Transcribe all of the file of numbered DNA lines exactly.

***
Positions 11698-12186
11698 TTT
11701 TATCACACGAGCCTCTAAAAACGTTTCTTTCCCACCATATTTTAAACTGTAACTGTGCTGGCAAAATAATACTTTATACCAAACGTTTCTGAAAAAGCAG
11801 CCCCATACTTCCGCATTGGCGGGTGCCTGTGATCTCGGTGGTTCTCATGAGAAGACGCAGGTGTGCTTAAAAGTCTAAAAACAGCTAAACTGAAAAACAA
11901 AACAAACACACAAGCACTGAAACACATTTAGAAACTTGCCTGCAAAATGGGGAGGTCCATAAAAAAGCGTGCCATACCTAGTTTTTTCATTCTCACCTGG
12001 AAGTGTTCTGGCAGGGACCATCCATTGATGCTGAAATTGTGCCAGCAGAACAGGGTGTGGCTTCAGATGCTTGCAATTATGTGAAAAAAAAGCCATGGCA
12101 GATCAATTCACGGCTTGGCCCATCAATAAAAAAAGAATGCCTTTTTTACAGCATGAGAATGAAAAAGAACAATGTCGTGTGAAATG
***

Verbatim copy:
Positions 11698-12186
11698 TTT
11701 TATCACACGAGCCTCTAAAAACGTTTCTTTCCCACCATATTTTAAACTGTAACTGTGCTGGCAAAATAATACTTTATACCAAACGTTTCTGAAAAAGCAG
11801 CCCCATACTTCCGCATTGGCGGGTGCCTGTGATCTCGGTGGTTCTCATGAGAAGACGCAGGTGTGCTTAAAAGTCTAAAAACAGCTAAACTGAAAAACAA
11901 AACAAACACACAAGCACTGAAACACATTTAGAAACTTGCCTGCAAAATGGGGAGGTCCATAAAAAAGCGTGCCATACCTAGTTTTTTCATTCTCACCTGG
12001 AAGTGTTCTGGCAGGGACCATCCATTGATGCTGAAATTGTGCCAGCAGAACAGGGTGTGGCTTCAGATGCTTGCAATTATGTGAAAAAAAAGCCATGGCA
12101 GATCAATTCACGGCTTGGCCCATCAATAAAAAAAGAATGCCTTTTTTACAGCATGAGAATGAAAAAGAACAATGTCGTGTGAAATG